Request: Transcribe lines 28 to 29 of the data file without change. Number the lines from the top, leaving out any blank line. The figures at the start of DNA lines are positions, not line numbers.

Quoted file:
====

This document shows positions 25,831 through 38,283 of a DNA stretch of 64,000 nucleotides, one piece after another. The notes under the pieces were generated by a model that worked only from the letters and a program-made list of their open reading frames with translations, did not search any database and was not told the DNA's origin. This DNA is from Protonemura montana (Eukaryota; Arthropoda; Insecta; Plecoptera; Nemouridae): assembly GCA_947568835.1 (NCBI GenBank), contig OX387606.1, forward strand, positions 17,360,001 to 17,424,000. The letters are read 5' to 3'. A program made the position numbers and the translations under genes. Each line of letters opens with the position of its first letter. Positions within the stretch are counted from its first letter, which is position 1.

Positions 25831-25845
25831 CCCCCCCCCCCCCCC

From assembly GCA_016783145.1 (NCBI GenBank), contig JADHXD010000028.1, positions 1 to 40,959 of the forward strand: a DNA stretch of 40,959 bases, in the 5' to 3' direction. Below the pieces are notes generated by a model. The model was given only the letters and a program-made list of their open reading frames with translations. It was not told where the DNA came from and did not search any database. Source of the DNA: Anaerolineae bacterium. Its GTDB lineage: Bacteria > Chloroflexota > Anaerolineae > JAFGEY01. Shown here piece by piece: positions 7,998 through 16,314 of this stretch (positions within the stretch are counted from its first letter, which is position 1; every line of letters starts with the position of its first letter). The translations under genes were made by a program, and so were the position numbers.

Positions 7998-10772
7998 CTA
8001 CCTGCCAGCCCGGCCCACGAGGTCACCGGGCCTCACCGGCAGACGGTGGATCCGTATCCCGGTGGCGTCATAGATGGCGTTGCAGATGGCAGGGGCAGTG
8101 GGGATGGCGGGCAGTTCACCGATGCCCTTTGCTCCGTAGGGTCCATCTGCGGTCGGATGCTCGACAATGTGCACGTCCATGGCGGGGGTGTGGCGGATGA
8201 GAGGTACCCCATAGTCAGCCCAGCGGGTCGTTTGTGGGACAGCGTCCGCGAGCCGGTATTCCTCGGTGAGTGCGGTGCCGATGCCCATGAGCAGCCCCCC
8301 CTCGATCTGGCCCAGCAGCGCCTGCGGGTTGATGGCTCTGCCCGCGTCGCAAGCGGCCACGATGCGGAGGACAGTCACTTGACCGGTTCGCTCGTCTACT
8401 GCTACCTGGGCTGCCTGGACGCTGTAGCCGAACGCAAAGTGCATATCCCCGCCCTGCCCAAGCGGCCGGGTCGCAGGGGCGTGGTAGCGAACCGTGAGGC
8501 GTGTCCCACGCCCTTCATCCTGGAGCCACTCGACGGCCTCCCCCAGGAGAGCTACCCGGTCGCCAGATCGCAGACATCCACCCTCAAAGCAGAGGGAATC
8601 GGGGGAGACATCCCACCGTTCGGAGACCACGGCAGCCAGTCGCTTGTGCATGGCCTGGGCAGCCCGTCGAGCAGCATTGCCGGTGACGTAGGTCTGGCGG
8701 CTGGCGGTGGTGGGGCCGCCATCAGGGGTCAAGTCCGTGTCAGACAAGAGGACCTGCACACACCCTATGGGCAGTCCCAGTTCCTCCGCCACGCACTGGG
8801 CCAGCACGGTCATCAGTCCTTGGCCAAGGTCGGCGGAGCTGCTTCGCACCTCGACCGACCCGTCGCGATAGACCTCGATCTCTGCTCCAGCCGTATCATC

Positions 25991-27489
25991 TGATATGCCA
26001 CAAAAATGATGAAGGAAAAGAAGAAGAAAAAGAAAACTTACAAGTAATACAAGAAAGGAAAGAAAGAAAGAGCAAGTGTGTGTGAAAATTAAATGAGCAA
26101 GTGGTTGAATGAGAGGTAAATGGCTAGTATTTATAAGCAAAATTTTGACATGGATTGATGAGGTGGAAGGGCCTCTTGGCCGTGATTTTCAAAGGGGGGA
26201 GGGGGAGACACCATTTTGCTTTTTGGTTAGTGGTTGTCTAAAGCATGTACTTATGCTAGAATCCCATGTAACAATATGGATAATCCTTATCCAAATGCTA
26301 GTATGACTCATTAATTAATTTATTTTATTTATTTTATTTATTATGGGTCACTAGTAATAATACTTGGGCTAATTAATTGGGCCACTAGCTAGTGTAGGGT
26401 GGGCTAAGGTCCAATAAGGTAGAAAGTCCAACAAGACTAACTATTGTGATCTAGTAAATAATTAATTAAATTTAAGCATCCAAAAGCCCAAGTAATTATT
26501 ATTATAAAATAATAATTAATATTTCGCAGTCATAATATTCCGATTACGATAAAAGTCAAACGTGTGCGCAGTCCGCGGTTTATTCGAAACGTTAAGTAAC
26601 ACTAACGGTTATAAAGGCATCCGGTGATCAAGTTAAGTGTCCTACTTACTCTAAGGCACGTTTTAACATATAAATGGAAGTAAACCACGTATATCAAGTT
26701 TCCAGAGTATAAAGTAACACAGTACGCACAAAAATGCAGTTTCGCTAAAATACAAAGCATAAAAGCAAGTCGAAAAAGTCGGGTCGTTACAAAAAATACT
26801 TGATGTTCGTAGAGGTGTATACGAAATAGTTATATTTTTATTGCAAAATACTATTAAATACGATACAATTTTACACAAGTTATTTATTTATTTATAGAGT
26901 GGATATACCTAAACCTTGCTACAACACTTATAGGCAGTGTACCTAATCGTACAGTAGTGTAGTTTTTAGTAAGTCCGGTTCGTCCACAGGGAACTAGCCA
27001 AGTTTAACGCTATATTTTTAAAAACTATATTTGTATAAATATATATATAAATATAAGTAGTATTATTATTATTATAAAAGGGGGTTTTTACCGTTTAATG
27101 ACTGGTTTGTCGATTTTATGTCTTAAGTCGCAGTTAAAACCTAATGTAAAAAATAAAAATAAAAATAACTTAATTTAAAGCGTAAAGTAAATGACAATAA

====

27001 AGTTTAACGCTATATTTTTAAAAACTATATTTGTATAAATATATATATAAATATAAGTAGTATTATTATTATTATAAAAGGGGGTTTTTACCGTTTAATG
27101 ACTGGTTTGTCGATTTTATGTCTTAAGTCGCAGTTAAAACCTAATGTAAAAAATAAAAATAAAAATAACTTAATTTAAAGCGTAAAGTAAATGACAATAA